There has been plenty of confusion surrounding how workers holiday entitlements interact with sickness absence. With several years of conflicting UK and European Court decisions, we are finally getting close to some clarity about what entitlements people have to holiday entitlement when they are sick.

Here we break down what we know so far.

Do you accrue Holiday entitlement if you are off work on sick leave?

In January 2009 the European Court of Justice ruled that workers are entitled to accrue statutory minimum holiday entitlement while on sick leave and can carry that leave over into another year if they are too ill to take it and prefer not to take it during their sick leave (and / or be paid in lieu for any leave they are unable to take if their employment is terminated).

And it is also accepted that if an Employee chooses to take their holiday leave entitlement while on sick leave they would be paid normal holiday pay rather than company or statutory sick pay (which may be less or none depending on how long they have been off sick) for the days they treat as annual leave. If you qualify for SSP you would continue to receive this during any annual leave pay period.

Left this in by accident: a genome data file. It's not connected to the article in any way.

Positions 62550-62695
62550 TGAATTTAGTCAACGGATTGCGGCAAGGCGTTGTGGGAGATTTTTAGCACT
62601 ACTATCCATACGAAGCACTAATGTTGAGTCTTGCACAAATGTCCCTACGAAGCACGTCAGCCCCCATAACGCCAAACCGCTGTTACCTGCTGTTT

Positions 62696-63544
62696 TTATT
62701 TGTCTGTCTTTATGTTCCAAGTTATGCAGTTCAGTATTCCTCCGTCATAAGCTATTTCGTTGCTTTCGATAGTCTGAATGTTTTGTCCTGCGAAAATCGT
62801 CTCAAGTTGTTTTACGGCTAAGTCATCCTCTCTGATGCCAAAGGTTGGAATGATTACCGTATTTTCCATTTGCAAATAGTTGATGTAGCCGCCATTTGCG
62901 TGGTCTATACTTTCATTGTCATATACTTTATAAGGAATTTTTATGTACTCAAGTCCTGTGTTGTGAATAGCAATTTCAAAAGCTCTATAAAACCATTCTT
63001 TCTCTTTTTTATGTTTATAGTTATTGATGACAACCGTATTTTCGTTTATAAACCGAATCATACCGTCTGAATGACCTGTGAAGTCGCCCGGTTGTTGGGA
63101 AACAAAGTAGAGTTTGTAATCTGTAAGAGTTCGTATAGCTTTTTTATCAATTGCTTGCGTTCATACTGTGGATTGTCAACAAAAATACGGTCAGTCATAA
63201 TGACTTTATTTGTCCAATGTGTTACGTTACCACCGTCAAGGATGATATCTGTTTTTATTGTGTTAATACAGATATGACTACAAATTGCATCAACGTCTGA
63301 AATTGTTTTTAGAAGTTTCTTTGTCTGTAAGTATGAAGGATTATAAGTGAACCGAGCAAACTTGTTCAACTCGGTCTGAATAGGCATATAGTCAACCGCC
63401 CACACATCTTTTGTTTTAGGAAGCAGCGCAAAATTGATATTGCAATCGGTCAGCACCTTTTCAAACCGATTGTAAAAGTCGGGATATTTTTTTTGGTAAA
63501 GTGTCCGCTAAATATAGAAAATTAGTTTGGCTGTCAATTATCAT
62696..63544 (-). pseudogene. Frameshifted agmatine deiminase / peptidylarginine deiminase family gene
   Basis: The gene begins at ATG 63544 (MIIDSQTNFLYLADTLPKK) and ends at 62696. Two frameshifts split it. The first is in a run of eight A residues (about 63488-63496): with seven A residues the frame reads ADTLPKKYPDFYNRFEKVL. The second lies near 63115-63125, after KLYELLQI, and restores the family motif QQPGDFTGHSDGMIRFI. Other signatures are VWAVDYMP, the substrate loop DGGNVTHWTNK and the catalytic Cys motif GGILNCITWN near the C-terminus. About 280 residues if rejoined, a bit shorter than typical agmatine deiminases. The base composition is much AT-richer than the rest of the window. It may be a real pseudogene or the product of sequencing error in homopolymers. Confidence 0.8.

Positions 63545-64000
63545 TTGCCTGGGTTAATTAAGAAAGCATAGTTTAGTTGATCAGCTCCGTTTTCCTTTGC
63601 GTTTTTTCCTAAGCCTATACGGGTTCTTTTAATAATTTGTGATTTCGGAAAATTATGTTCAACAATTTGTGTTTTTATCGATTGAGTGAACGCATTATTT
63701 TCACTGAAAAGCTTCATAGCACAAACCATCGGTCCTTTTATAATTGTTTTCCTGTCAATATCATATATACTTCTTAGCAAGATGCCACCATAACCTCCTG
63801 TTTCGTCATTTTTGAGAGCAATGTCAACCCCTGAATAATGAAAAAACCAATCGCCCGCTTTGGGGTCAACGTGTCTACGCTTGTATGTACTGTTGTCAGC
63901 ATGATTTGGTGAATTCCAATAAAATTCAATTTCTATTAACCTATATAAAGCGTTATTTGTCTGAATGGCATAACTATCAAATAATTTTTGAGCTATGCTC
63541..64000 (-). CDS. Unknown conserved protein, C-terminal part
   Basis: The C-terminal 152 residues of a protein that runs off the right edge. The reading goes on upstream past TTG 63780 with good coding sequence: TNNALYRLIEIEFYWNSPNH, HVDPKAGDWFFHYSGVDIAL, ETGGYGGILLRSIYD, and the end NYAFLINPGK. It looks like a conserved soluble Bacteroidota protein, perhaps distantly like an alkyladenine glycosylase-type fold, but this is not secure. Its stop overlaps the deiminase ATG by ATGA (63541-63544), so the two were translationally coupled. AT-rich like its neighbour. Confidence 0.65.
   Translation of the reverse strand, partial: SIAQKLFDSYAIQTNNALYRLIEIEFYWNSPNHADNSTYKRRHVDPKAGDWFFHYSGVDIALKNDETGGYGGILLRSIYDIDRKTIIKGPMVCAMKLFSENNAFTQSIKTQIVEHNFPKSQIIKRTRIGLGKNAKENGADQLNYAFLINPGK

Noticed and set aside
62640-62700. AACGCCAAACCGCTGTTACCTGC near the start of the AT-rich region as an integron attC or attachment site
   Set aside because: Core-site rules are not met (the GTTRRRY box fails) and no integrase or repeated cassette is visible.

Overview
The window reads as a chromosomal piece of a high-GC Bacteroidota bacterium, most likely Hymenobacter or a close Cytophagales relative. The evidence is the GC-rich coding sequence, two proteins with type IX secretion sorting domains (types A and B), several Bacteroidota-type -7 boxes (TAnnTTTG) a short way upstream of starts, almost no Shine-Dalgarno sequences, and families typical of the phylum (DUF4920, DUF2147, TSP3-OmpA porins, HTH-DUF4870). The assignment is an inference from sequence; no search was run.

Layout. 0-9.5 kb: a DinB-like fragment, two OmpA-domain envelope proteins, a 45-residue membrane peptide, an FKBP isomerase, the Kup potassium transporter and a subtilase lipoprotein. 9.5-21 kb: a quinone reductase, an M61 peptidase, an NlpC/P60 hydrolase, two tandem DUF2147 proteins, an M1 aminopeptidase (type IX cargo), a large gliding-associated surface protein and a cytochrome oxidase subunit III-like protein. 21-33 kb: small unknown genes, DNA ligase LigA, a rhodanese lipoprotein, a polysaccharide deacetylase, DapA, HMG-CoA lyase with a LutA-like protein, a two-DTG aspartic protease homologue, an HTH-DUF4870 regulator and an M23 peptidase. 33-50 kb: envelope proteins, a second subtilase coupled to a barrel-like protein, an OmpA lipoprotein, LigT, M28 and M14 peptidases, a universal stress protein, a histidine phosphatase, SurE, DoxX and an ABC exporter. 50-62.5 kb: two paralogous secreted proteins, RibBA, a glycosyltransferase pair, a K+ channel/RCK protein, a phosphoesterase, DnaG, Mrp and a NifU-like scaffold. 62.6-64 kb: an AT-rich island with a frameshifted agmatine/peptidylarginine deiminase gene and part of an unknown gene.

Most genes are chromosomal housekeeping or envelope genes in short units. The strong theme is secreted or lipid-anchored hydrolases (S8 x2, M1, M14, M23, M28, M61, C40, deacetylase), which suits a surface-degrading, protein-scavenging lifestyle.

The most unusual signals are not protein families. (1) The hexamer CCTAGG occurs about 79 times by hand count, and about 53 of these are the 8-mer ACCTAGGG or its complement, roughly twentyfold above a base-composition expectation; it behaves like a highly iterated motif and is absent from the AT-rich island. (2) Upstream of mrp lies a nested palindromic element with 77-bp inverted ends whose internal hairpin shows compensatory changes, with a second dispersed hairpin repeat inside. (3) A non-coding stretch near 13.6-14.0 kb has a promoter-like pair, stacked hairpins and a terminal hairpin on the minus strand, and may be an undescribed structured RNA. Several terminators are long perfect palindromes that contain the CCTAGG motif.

What was still in doubt was the issue of carrying over unused leave (accrued because of sickness absence) into the next leave year. The UK referred this to the UK House of Lords in May 2009 as the way the UK Law on the Working Time Directive is written conflicts with the 2009 decision by the ECJ – the law in the UK requires workers to use their holiday entitlement within the leave year or lose it (unless an agreement exists to the contrary), while the EC Directive itself is silent on this issue but ECJ case law has said carry over of leave is allowed.

The House of Lords ruled that people who are denied to accrue holiday pay while on sick leave can make a claim to an Employment Tribunal for an ‘unauthorised deduction from wages‘ (with claims possibly being able to be back-dated as far back as 6 years). This ruling supercedes UK WTD Legislation and UK Tribunal decisions since then have backed up the ECJ’s decision.